THE COLLEGE HILL INDEPENDENT


"IN THIS I WON'T PARTICIPATE"

by by Margaree Little

For this week's Opinions page, I asked two writers, one involved with pro-Israeli efforts and another involved with pro-Palestinian efforts, to lay out their thoughts on the recent in events in the Gaza Strip. I was motivated to do this when I realized that, for people like me, who have no conscious ties to either side of the conflict, the reportage I read on events in that region often have no effect. How do people who have opinions on the region approach the announcement of even more bad news, and how did they come to those opinions in the first place? More importantly, how does my very fact of being somehow implicate me on either side of the rocket fire?
--Sandra Allen, Opinions Editor

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"IN THIS I WON'T PARTICIPATE" by Margaree Little

It is late, past midnight, when I'm called to the house where Iman lives. She is not there, but her parents are there, with her nine-month-old son. He is still nursing, the grandparents say. He cries through the interview. Iman's mother weeps and pours me tea. Iman's father has blue eyes and rolls me a cigarette. The room is tiny and filled with the smoke of Turkish tobacco. Iman was bringing the child's papers to a doctor and at the checkpoint was not allowed through, they say. She argued, they say, and it was declared that she tried to attack a soldier. The news on the TV in the room has said she was detained at Kedumim settlement. The news says she will be in prison. The news does not say where, or for how long. The son is still nursing, the parents say, and I am poured more tea.
They ask if I can help, since I am an American. They can't get in touch with her, they say, they don't know where she is, they don't know if she has been beaten, they don't know if they will ever see her again.
When I went to the West Bank during the summer of 2005, the summer I met Iman's parents, I didn't know what I would see. I had read a little bit about the conflict. I had learned what most Americans learn in history class. I had not learned about the uncertainty of the occupation, the absolute control defined by its equally absolute unpredictability. Perhaps the day before, Iman might have gotten through the checkpoint with no problem, or perhaps the next day Israel might have placed the entire city under curfew, reserving the right to shoot anyone who stepped outside his home. It was this control, and the desperation it exacts, that I felt in that stifling room: Iman's parents and son were not allowed to know the parameters of their loss.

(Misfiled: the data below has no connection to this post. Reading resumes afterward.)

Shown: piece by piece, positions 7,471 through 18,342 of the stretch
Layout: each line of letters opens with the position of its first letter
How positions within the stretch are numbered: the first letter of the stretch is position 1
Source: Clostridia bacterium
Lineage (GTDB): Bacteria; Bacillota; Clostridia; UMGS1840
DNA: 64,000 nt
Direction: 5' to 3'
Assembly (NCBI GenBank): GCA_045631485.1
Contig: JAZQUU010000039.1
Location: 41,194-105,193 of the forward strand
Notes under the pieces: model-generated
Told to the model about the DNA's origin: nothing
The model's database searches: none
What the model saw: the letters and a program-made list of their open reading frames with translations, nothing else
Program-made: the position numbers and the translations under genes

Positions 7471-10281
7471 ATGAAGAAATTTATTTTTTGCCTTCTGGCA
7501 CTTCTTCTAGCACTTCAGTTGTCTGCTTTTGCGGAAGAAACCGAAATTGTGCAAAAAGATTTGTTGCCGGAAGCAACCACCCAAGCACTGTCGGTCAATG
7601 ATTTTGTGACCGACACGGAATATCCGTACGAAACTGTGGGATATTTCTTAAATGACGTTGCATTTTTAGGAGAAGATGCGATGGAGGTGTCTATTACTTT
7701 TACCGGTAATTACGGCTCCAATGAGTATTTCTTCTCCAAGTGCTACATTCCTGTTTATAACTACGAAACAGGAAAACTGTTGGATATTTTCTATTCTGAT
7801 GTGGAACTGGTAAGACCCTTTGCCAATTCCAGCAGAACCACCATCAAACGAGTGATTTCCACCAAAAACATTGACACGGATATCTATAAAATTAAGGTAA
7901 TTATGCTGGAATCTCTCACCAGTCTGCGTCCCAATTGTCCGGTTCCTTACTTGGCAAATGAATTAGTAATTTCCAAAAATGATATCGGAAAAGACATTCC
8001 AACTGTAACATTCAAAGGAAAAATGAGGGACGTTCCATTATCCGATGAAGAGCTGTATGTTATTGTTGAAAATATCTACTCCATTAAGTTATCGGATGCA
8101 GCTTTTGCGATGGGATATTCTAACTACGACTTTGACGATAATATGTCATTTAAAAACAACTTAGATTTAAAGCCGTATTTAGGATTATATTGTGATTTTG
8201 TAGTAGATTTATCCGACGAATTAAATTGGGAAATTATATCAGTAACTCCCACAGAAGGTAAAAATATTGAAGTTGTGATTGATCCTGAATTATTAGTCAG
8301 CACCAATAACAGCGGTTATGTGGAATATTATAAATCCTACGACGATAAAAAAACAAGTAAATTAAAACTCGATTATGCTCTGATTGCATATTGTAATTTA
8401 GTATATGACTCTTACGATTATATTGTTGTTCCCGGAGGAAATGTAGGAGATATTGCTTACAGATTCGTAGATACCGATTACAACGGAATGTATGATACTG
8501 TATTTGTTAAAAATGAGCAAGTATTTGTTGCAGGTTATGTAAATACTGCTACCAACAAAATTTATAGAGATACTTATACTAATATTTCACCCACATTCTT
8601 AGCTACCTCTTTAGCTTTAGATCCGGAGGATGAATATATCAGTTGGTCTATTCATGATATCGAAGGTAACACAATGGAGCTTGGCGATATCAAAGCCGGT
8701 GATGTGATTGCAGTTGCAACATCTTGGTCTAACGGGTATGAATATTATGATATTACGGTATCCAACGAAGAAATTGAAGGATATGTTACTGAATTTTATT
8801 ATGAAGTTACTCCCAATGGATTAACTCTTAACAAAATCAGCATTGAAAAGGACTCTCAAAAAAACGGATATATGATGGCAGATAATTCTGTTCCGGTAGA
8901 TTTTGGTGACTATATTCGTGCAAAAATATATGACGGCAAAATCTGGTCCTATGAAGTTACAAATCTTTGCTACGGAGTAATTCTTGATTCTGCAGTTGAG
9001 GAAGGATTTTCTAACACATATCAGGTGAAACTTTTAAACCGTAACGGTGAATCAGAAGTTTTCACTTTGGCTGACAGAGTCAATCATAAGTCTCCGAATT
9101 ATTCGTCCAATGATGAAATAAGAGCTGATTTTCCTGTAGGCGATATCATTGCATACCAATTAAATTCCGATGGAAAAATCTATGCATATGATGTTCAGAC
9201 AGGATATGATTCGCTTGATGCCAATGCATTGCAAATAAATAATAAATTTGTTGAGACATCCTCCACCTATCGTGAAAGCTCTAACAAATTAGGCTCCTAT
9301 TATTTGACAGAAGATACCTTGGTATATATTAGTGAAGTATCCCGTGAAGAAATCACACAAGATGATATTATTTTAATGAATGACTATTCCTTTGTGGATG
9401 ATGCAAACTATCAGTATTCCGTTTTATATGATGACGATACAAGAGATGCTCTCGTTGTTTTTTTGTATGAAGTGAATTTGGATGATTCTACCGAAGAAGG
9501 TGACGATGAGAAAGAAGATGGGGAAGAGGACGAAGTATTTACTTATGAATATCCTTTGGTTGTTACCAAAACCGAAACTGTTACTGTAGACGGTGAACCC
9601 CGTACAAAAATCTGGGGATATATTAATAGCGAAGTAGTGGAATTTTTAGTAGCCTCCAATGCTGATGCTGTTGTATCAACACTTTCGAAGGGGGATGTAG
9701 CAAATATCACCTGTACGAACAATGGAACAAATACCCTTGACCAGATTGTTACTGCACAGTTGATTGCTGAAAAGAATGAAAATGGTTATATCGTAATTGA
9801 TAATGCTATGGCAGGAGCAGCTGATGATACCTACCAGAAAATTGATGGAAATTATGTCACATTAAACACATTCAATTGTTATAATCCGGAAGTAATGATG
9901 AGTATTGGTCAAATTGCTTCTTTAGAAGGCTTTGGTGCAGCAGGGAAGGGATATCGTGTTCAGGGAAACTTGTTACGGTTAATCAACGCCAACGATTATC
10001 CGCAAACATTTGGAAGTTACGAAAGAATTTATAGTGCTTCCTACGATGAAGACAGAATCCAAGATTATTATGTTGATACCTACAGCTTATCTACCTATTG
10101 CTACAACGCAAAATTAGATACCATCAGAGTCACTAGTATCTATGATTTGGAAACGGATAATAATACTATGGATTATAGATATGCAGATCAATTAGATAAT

I came to learn that this deliberate unpredictability is one facet of an occupation that dehumanizes everyone involved.
Iman's family learned nothing more about her whereabouts or her fate during the rest of the three months I was there. To live with this sort of uncertainty; to be trapped in an area the size of Cape Cod surrounded by blockades and then bombed, unable to escape; to not know, as a Gazan teenager wrote two weeks ago, whether you might see the morning; to begin to think, as a friend of mine in Bethlehem wrote recently, that sometimes the dead are envied; to be a Palestinian and bear the unrelenting weight of all of this--this is to experience terrorism.
In the 22 days of Israel's bombardment of Gaza, the Israeli Defense Forces (IDF) killed over 1,300 Gazans, one third of them children and most of them civilians. 5,300 more have been injured; 100,000 have been forced to flee their homes. In contrast, 13 Israelis have been killed, 10 of them soldiers. To do justice to all of these people I think we owe them at least some knowledge of the truth about this situation. We should start with several critical facts.
First of all, the population of Gaza is largely composed of refugees. As Rashid Khalidi noted in the New York Times in January, "Most of the people living in Gaza are not there by choice. The majority of the 1.5 million people crammed into the roughly 140 square miles of the Gaza Strip belong to families that came from towns and villages outside Gaza like Ashkelon and Beersheba. They were driven to Gaza by the Israeli Army in 1948."